PHOTO: 2017 MAST Batallion Staff (AHH file photo)
SANDY HOOK – Once again, MAST, the Marine Academy of Science and Technology, has scored among the best schools in the United States and New Jersey, maintaining the gold medal rating it has held for the past several years.
“And it’s all your fault!” Principal Earl Moore jokingly said to the faculty as he announced the standings as ranked by US News & World Report.
The 2018 best high school rankings were released this week and evaluate more than 20,500 public high schools. The magazine identified schools that best serve all students and assessed how prepared students are for college-level work. Schools are also recognized with gold, silver and bronze medals with gold indicating the greatest level of college readiness.
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MAST was among the 23 schools across New Jersey that received the top honors. Only three schools from Monmouth County earned the gold rating besides MAST, High Technology Vocation High School in Lincroft, Biotechnology High School in Freehold, and Academy of Allied Health & Science in Neptune. All four schools are part of the Monmouth County Vocational School District.
New Jersey schools ranked 17th nationwide based on which states have the highest proportion of schools with gold and silver medals.
“Top-ranked schools succeed in three main areas: exceeding expectations on state proficiency tests, offering challenging coursework and graduating their students,” said Anita Narayan, managing editor of Education at U.S. News, in the press release announcing the rankings.
“I am not surprised our Monmouth County Vocational Schools ranked among the leaders across the nation,” said Freeholder Deputy Director Lillian G. Burry. “The Board of Directors has placed a high emphasis on the importance of providing outstanding education to ensure our young men and women will be the outstanding and capable leaders of tomorrow.”
Burry said she was especially pleased to see MAST rank so high, and cites it as one more reason why completing the planned addition of a drill center, classrooms and office space is so essential. “The students at MAST accomplish all their educational standards while at the same time completing all the added responsibilities the NJROTC program imposes on them, and they have done it in spite of not even having a gym or interior drill space on premises. Monmouth County’s close work with the National Recreation Area and the rehabilitation of two buildings at historic Fort Hancock will enhance the capabilities for the students while preserving and enhancing historic buildings to continue appreciation of American history for all residents to Sandy Hook. I am proud of the role I am playing in ensuring the rehabilitation of the buildings, and am delighted the Park Service is working so closely with the Board of Education in accomplishing this great achievement within a short time.”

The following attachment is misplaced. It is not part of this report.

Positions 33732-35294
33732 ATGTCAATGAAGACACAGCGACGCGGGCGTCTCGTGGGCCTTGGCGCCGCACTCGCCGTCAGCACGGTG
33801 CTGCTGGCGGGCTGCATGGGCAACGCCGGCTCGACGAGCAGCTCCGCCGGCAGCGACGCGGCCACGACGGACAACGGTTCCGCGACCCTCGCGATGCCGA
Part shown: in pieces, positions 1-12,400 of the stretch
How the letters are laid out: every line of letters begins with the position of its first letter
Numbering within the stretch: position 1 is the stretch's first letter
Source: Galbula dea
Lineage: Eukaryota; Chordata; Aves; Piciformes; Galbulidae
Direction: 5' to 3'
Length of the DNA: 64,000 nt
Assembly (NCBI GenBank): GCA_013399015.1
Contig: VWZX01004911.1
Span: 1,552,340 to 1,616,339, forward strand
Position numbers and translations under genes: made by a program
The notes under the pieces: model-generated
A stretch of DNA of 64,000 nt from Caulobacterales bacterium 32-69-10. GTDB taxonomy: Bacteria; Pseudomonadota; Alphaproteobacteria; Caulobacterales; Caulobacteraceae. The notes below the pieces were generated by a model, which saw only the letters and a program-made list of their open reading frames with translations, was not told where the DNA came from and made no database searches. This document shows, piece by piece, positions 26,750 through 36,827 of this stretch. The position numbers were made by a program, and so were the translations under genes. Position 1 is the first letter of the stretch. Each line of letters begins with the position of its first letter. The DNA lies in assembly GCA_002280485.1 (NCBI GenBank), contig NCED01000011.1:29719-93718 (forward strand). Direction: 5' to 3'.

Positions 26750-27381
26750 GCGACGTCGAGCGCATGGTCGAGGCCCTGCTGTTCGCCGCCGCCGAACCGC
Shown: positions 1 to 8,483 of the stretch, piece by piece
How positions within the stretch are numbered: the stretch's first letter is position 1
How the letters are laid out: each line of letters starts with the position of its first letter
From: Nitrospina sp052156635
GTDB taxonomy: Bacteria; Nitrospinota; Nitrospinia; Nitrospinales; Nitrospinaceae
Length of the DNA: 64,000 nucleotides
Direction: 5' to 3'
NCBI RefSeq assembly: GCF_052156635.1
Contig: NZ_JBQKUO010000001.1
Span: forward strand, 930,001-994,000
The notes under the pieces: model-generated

Moore, in addressing the faculty he has led for the past five years, added, “We wouldn’t be able to sustain the level of performance we have without the support of our Superintendent, the District’s Board of Education, and the County Freeholders. But what matters most is what happens in the labs and classrooms and out on the Blue Sea every day that makes MAST great. It’s teachers and students actively engaged in the learning process… that’s where the rubber meets the road.”